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In the early days of our company all our information came in on paper and all of what we sold was on paper. Because of this we literally rent our an old bank vault to house the millions of sheets of paper that, some say, still contain relevant information. That being said, I'm looking into purchasing some hardware capable of scanning all these documents and converting them to pdf. Being new at this level of digitization I would like to ask for recommendations for accomplishing this task. Most of this material exists as separate bound studies/articles/etc. Someone would have to remove the bindings and be able to load many pages at a time and have the scanner feed them all through and convert them to a single pdf (single pdf per study/article/etc). If you have any recommendations I would very much appreciate hearing about them, thanks.

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up vote 5 down vote accepted

I came from software firm that featured an integrated document imaging solution. The production scanners we recommended/sold for customers imaging more than 1,000 documents per day was the Fujitsu fi-6240 or fi-4340c with appropriate SCSI connectivity to the imaging PC (roughly 40ppm). For the extremely large environments, running 5,000 scans per day, we leveraged the newer multifunction devices from the larger copier vendors. The Ricoh MP9001 (as a leased unit) was a popular choice, and scanned at 80ppm.

In both cases, we recommended Kofax job batching software to handle the editing or OCR needs of the application.

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Kofax is fairly-well the standard for big imaging operations, isn't it? – mfinni Jan 13 '11 at 14:43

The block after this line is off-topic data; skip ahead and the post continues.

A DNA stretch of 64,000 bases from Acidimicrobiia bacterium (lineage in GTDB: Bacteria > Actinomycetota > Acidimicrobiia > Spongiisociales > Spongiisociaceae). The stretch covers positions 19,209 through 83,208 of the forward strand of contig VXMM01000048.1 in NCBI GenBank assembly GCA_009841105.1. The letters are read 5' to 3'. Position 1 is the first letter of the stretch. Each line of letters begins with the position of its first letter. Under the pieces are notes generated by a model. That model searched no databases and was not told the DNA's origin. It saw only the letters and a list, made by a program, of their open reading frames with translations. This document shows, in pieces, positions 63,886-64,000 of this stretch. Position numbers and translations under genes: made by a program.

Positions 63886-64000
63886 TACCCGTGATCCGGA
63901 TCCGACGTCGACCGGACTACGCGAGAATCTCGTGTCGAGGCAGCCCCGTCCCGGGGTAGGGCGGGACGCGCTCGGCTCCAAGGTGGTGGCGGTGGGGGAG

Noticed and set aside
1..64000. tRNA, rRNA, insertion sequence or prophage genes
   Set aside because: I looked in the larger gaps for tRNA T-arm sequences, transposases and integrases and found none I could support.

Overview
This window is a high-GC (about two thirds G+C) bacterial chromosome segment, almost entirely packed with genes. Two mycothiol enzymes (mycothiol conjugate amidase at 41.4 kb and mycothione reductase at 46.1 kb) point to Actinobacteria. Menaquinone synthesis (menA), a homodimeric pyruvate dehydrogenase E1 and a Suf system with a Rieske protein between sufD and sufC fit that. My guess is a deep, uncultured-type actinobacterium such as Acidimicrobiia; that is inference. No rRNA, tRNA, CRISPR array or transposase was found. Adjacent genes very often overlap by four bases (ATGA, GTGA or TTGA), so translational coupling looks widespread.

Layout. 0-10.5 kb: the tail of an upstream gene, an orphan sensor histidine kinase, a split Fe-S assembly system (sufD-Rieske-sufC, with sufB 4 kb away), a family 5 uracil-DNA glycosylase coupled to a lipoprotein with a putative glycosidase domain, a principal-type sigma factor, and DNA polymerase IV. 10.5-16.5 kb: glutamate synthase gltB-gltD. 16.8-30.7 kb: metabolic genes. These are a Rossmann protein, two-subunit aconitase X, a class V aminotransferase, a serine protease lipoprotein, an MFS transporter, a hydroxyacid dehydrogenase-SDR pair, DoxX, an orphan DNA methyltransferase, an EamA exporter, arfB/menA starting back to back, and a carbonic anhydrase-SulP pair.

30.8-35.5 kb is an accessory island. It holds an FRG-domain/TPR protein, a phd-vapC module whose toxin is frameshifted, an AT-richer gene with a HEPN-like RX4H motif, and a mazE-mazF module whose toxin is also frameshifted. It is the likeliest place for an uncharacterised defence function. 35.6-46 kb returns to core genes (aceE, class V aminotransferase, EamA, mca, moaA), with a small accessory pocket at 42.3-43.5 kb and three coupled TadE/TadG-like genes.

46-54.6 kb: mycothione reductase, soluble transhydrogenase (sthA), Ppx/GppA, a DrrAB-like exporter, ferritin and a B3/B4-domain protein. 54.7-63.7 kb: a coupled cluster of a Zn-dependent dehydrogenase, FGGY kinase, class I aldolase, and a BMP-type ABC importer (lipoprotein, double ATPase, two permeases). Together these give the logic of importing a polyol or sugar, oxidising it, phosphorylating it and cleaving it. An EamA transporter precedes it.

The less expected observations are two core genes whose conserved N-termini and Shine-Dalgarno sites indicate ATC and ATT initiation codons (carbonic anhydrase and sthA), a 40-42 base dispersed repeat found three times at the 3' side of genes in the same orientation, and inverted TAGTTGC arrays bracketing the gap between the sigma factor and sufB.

It is... but we're using it in small sites as well. But that should give a good starting place to look for imaging answers. They have a good range of products. – ewwhite Jan 13 '11 at 14:45

Enormous disclaimer - I work for Iron Mountain. If you don't want to read a commercial vendor recommendation, then stop here.

We can do all of this for you. From storing the paper in the first place, to imaging and indexing it, and providing scanned images back to you via media (DVD), SFTP, or in a hosted searchable (via the aforementioned indexes) image archive.

Industrial scanners are expensive. Doing good QA on scanned images is time-consuming. Hosting the archive in a way that renders the images usable by the business can be tricky. If you've never done this before, you may want to engage experts.

Other companies do this work too - it sounds like a big enough job that you could send out an RFP to several vendors and see how they respond. I'd be surprised if the $$ were more than doing this all yourself. Especially since, when you're done, you've got expensive scanners sitting around doing very little.

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With this much to scan- it's almost certianly going to be cheaper to out source it – AliGibbs Jan 13 '11 at 14:47

One reasonable scanner that can scan very large amounts is the Kodak i1220. It can produce scannable PDFs and scan up to 45 pages per minute. The cost is about $1000, and the optional 8.5x11" flatbed adds about $500 more (maybe there are some papers too fragile or damaged to feed through any mechanism?).

The scanner isn't the expensive part of this workflow - dealing with the results by indexing, making sure they got scanned properly and organizing them will be the hardest and most labor intensive part of what you're doing.

My goal for this scanner is to scan the several cubic feet of photographs my father left behind. Families in similar situations describe being able to scan about 2500 photos per weekend with this model scanner.

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Doesn't look like that model does duplex? The requestor didn't specify, but he's asking "what do i need to know" and that's one of the things. Other than that, it does look like a decent scanner. – mfinni Jan 13 '11 at 14:35

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